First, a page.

March 10, 2006

Panic hardware

I'm having a hell of a week.

Monday I threw prudence to the wind and spent a lovely evening at Kristen and Gene's ostensibly working on the Tumbleweed Tinies movie project but actually just enjoying my friends' company. The delicious Indian food I ordered made me violently ill all night.

Tuesday I overslept because I'd been violently ill instead of sleeping during the night, and I didn't call work to let them know I wasn't coming in. I get to do that exactly once before I'm in serious trouble. I made it to my review session for Hunter-Gatherer Archaeology and picked up the panic-inducing review sheet, then spent the afternoon calming myself by studying my head off.

Wednesday saw a faint note of returning panic, fading to a reasonable self-confidence by the end of the evening because, well, what else can you do when you're out of study time? High note: instead of frustrating discussion section for LGBT Studies this week we went to the Berkeley Art Museum and looked at a photography exhibit. I snuck out early and wandered over to look at Han dynasty ceramics instead. Low note: I completely forgot to write and post my reading response for my Salinger class, which is another thing I get to do only once before I'm in trouble.

Thursday, I walked blithely into my LGBT Studies lecture with no idea that 90 minutes later I (along with half the class) would walk out crying. "We'll be discussing paper topics and watching a couple of film clips," said the class website breezily, and then the instructor flung us into Silverlake Life: The View from Here without warning. If I thought that watching two people who love each other watch each other die slowly was something I could do twice, I'd be planning to see the whole thing, since it didn't all fit into the class period. But as beautiful and impressive a film project as it is, I'm not sure I could bring myself to see it again. When the instructor turned off the film, my classmates and I shuffled out into the sun like 60 tear-stained zombies, too shocked even to talk to each other. Horrible. Horrible. Necessary. Horrible. And then somehow I took a Hunter-Gatherer Archaeology midterm and aced it easily, and went to dinner with Jacob's parents. And snapped at Jacob for the rest of the evening because I was still horrified and angry that that movie had ever needed to be made at all.

Today, my Mediterranean Anthropology professor showed an ethnographic film on the French Basques, and handed out the take-home midterm. The film was interesting and not traumatic at all. The midterm involves writing 100-word explanations of concepts that were mentioned once during lecture and not at all in any class reading. I stared at it for a few minutes while eating lunch and then gave up and decided to deal with it once I'd gotten home. So here I am.

I've been completely scatterbrained all week in minor ways, like remembering to have the correct notebooks and readers with me for a given class. I haven't managed to coordinate that one correctly on a single day since last Friday, actually. I missed my first lecture all semester due to the food poisoning and oversleeping fiasco. I've changed my work hours four times, including twice in one day, and I tipped a half-full truck of books onto the floor today within five minutes of arriving.

What I don't properly understand is why days like these feel better when I have a half-pound of steel hanging from my earlobes. Somehow I'm never in a position to analyze it, but it works.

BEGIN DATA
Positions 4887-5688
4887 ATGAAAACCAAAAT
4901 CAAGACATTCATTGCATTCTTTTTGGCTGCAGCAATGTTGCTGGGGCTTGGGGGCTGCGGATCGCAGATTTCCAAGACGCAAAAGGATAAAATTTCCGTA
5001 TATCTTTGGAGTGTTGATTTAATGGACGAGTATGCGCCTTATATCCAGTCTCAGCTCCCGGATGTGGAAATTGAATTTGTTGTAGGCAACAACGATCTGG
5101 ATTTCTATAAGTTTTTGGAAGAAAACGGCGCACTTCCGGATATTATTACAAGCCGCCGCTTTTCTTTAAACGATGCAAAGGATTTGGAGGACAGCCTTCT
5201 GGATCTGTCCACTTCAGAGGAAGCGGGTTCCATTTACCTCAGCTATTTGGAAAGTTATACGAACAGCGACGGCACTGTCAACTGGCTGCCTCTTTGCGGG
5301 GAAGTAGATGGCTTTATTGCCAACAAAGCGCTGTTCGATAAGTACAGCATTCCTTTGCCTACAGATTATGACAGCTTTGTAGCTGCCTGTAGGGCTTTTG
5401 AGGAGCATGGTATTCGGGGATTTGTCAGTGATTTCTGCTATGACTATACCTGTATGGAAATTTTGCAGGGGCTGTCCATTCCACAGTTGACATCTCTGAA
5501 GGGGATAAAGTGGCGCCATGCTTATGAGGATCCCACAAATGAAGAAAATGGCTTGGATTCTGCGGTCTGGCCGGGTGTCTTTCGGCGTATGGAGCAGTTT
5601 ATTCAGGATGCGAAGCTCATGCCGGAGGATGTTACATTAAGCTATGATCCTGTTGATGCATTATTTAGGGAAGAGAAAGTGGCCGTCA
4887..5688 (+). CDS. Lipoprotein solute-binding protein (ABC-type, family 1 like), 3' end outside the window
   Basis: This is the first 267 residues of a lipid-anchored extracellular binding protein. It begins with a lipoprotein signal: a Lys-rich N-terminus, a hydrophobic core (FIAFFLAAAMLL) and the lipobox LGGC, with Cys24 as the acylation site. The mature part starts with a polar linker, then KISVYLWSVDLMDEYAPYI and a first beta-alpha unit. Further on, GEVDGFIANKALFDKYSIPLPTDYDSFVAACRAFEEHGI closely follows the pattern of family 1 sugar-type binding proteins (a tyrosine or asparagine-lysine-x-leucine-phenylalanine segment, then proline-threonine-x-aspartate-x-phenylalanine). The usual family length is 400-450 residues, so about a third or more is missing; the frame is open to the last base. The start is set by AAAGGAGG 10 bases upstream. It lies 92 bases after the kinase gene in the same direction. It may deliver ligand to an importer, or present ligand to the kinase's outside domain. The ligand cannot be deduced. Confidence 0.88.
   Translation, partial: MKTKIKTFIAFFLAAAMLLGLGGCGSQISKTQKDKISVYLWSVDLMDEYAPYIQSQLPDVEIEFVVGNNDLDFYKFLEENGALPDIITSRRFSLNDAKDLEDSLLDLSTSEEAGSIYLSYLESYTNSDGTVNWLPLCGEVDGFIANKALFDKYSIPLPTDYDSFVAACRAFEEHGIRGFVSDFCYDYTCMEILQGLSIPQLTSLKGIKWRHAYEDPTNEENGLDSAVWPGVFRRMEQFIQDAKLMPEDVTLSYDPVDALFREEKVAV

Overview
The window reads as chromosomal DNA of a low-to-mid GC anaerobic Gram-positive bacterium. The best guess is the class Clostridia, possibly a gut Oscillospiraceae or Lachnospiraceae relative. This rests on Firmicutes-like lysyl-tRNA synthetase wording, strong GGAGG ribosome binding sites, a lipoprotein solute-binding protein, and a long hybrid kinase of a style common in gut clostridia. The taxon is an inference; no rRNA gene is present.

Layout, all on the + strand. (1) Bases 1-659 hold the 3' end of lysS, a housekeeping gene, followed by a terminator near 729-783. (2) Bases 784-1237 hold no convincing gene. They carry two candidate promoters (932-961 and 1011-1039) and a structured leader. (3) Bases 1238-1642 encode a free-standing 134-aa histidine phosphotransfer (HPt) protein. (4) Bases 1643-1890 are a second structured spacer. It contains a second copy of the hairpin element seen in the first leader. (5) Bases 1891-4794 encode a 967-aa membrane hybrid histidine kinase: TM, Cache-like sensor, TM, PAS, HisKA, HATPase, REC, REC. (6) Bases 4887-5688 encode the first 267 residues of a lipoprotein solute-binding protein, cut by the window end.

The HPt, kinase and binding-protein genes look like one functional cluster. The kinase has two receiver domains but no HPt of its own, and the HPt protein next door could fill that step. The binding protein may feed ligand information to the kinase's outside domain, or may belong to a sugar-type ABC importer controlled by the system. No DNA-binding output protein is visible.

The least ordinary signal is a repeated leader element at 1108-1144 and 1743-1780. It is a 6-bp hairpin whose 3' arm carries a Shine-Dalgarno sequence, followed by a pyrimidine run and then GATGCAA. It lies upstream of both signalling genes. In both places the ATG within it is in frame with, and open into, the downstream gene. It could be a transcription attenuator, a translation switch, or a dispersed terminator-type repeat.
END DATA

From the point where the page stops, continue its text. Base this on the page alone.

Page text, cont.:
Posted by dianna at March 10, 2006 02:57 PM

Ooo, I'm curious about the Basques. I know very little about them other than that they have a non-Indo-European language. Are there any theories about how that came to pass? Any other interesting aspects of Basque culture/ethnography that are worth relating?

As to Silverlake Life, I know you wouldn't see it again, but would you see it the first time, knowing what you know now? That is, would you recommend it?

Posted by: Zach S. at March 11, 2006 01:14 AM

i recently almost ATE basque cuisine. that's ethnographically interesting. or it would have been, had i actually eaten it.

Posted by: michele at March 11, 2006 03:03 AM

Apparently there's a major difference between the Basques in France and the Basques in Spain -- that's despite the fact that the Basques themselves generally deny having any Spanish or French national identity or influence. In France they're more rural and geographically isolated from one another as well as from the rest of France, and in Spain they tend to be urban and wealthy. This particular film focuses on a village on the French side of the border, and the effects of increasing modernization and connection (roads, electricity, television) on the village and particularly its long-standing sheperding cooperative. It's romanticized quite severely -- which is a major hazard of ethnography -- but, significantly, it's romanticized by the people of the village who are involved in sheperding and the livestock business, and not just by the researchers. It seems to track a generational break, between older people who are doing the work they always expected to do and find it very satisfying, and younger people who see other opportunities and don't get why their parents are pushing so hard for them to stick with a specific rural life. It's quite interesting.

As for Silverlake Life, yes, absolutely. It's terribly tragic in that specific way that only true stories can be terribly tragic, but it's also a really beautiful and moving love story. The further I get from Thursday, the more seeing it again sounds like a desirable and possibly even manageable prospect. In any case, I've just checked and Netflix has it. I would indeed recommend it.

Posted by: Dianna at March 11, 2006 11:47 AM